Several Sundays ago I attended two concerts in a row of sacred choral music (some of it officially sacred, all of it sanctified): Magnificat with Schütz's Opus Ultimum at St Mark's Lutheran at 4:00 PM and then, skipping the Magnificat après-concert reception and rushing across the street to the Cathedral, Cappella SF at 6:00 PM with a program called Autumn Light, progressing, as my favorite season does, from the last bright glow of summer to the somber inward reflectiveness of on-coming winter. Altogether that was about three hours of (like an old-school Puritan) sitting on hard pews and paying attention to the divine words. But to hear unified human voices, on what started out as a hot and miserable day, conducting us (as Virgil did Dante) into a sacred realm. . . It was well worth the sore behind and the rushing and the worrying about time and the cost of the tickets. When I left the second concert, there was a cool and blessed wind blowing, and the day's heat and aggravations had, if not vanished, moved somewhere else.
In his talk beforehand, Stewart discussed feeling somewhat stymied at the task, until a German colleague of his said, "Well, this is how you'll do it this time!" – with the implication that there will be another time, another opportunity. This sense of the provisional can be oddly freeing. Stewart did a beautiful job, and his introductory talk gave some helpful guides for listening, and as a result the concluding doxology of each section (Glory be to the Father, and to the Son, and to the Holy Ghost, As it was in the beginning, is now, and ever shall be, world without end, Amen) sounded like the guide and blessing it was meant to be.
Magnificat used one voice per part, and the words came through in a clear and meaningful way, with passionate, committed declamation. The sun burned through the windows as we started, and was declining by the end. It was hot in the church, and paying sustained attention can be exhausting, but there was a sustained and enthusiastic burst of applause at the end. There was a reception afterwards in the lower level of the church, but instead I rushed across the street to the cathedral to buy a ticket for another concert (I had actually not bought tickets for either concert in advance, not sure if I would be able to get to either one).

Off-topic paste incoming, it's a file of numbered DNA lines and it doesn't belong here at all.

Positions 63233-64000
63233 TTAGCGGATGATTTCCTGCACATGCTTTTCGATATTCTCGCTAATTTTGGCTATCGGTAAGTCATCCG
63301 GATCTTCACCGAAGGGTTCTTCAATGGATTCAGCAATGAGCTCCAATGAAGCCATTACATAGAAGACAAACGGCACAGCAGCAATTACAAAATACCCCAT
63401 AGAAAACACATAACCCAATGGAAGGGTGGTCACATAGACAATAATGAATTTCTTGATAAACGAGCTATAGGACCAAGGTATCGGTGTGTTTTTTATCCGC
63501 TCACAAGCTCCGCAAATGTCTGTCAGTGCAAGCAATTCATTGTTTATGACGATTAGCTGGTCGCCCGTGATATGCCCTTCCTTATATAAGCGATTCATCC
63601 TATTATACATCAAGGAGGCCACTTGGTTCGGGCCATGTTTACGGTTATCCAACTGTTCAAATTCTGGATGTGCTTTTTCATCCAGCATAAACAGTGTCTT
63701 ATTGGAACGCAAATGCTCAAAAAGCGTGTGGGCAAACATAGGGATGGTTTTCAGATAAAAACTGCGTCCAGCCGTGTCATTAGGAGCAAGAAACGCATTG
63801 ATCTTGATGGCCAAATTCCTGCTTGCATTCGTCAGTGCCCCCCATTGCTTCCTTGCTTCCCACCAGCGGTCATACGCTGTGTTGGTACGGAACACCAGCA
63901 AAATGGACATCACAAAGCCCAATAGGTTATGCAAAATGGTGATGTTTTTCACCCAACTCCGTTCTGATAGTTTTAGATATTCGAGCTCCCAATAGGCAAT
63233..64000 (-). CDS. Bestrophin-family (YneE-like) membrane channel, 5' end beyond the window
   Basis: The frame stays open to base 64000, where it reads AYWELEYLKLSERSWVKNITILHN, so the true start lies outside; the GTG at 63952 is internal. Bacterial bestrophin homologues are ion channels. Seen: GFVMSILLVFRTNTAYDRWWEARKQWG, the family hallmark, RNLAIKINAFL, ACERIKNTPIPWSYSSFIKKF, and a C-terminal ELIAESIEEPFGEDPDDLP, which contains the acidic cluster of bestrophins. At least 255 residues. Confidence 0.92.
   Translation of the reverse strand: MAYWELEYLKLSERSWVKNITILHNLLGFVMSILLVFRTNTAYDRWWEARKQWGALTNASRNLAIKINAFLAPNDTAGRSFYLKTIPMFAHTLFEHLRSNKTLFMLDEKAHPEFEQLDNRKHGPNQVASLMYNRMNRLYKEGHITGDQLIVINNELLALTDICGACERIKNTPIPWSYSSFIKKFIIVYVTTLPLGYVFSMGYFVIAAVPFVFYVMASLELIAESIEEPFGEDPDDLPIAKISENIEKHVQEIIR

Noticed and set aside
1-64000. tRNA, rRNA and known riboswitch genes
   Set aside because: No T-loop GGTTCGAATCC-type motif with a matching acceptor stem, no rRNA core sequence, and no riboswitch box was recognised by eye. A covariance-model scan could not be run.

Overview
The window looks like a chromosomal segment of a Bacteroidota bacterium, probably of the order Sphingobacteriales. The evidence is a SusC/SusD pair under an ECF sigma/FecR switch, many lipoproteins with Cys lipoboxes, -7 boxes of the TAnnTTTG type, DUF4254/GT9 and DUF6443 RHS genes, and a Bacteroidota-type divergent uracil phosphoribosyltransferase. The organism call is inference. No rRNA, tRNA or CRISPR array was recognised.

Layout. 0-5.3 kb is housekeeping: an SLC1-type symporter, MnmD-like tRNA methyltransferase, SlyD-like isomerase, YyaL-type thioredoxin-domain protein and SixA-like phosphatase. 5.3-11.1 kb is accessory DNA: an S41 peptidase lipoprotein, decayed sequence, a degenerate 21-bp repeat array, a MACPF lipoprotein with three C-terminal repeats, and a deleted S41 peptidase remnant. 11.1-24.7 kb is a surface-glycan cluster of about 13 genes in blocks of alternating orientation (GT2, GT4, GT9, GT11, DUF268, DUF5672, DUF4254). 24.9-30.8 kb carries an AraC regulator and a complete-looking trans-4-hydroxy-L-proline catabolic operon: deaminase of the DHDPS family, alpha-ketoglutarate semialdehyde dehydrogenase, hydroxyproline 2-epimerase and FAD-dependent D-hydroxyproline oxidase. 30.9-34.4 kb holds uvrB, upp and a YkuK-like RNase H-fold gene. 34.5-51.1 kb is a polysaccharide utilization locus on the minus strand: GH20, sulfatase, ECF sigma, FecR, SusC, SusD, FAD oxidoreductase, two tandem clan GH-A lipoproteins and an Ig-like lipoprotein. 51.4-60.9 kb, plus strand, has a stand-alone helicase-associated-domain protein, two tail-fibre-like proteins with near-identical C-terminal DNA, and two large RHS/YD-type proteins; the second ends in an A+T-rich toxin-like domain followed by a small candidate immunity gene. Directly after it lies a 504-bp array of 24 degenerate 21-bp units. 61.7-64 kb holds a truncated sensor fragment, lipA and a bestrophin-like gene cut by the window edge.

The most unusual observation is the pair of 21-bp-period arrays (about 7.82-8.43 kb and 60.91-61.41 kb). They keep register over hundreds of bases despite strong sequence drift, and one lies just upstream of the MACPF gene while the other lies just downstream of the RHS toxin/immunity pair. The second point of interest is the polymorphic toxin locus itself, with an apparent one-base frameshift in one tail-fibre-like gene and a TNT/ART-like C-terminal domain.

It turned out I was there in a good amount of time, so I sat in the cathedral, which I haven't been to in a while, just gathering my thoughts. We, the audience for Cappella SF, were in only one section of the arrayed pews, and I vaguely thought about going over to one of the far corners of the church where I could let the sound wash over me in delightful and splendid isolation. But I stayed where I was, figuring that the baffles behind the chorus indicated that the sound would be best if I stayed put, on the aisle in my pew. For Magnificat I had sat up close. That may account for the dramatic vividness of the one sound and the more blended sound of the other. There was interesting variety in the different sounds, each enticing in its own way.
Ragnar Bohlin, the conductor of the redoubtable San Francisco Symphony Chorus, is the artistic director of Cappella SF. His interesting and well-chosen selections were mostly from northern parts; we started with Bach's Singet Dem Herren, followed by Josef Rheinberger's Mass in E-Flat Major, Op 109, Ingavr Lidholm's De Profundis (an interesting mixture of the old prayer with texts by Strindberg), Arvo Pärt's Sieben Magnificat Antiphonen, and concluding with the solemn thoughts of Schnittke's Psalms of Repentance, No. XI and XII.
There was a reception after this concert, too, and since I had no where in particular to go (and was by then both hungry and thirsty, though only physically) I went to this one. I had no idea that below the cathedral was a honeycomb of meeting rooms, though they're in a disappointingly mundane style: down there it seemed not like a catacomb but like a Holiday Inn badly in need of updating. I found the room where the reception was held, and gratefully grabbed some cookies and cheese straws and a glass of wine before I realized that there would be a series of speeches, at which point, having waved to the singers I knew in the chorus, I slipped out into the blessedly cooling dusk. When I was younger I did not hesitate to attend two concerts in a day, but I have less stamina now, and less patience. But this seemed like a special opportunity, and I was glad I took it.
Magnificat's next concert is 19 - 21 December, and they will be performing Cavalli's Christmas Mass in various venues; check here for details. Cappella SF's next concert will be 6 February 2015 at the San Francisco Conservatory of Music and will feature music by Conrad Susa and David Conte; check their website here for more information.